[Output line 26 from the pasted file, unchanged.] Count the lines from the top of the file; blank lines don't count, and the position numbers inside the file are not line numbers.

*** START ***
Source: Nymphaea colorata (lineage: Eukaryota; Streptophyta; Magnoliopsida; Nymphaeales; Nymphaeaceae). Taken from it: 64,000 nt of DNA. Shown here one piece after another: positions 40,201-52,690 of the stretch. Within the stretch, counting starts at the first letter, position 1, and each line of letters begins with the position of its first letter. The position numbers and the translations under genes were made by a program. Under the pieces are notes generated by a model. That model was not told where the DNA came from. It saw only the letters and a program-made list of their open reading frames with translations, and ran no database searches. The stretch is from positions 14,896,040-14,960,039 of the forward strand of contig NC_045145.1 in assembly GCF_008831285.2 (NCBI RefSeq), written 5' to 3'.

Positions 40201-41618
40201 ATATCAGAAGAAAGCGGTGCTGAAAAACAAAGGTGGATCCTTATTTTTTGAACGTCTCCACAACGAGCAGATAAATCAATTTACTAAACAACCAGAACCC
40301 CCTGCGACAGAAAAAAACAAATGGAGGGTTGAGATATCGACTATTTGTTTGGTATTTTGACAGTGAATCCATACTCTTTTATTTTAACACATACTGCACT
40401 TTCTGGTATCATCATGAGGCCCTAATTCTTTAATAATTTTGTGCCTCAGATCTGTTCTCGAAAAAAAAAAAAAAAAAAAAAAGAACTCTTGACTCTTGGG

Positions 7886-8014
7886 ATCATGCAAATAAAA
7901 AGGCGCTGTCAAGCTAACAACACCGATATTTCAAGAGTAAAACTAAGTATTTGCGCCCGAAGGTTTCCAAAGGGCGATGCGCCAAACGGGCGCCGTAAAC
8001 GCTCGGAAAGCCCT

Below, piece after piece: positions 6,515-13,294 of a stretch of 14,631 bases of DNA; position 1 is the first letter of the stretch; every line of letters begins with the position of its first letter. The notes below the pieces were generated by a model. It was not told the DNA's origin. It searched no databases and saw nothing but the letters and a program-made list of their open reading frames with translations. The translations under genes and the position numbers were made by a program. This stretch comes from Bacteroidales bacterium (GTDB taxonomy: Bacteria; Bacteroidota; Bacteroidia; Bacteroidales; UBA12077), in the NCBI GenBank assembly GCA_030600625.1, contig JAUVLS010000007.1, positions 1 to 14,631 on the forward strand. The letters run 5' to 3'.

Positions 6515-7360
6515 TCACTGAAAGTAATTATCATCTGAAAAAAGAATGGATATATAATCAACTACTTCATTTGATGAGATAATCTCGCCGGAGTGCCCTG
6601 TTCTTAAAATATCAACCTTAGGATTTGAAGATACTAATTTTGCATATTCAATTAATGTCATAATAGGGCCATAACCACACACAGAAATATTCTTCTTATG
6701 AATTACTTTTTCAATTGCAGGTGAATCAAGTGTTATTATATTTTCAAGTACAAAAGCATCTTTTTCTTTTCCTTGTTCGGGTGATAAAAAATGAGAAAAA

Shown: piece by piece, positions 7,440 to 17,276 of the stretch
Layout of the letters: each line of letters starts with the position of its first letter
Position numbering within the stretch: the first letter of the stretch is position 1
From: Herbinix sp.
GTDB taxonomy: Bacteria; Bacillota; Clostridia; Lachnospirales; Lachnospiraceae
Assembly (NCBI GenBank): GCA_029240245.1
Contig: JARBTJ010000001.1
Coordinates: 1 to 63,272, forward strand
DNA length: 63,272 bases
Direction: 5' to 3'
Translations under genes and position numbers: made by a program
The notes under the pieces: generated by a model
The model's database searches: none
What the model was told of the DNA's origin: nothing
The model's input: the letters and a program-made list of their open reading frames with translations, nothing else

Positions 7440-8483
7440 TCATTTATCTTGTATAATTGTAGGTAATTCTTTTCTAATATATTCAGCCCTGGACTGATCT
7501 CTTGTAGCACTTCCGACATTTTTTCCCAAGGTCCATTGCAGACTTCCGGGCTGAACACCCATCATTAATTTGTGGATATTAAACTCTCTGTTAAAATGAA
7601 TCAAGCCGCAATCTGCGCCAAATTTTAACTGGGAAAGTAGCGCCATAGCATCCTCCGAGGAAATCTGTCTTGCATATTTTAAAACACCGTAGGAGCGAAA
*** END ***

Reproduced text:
The notes under the pieces: generated by a model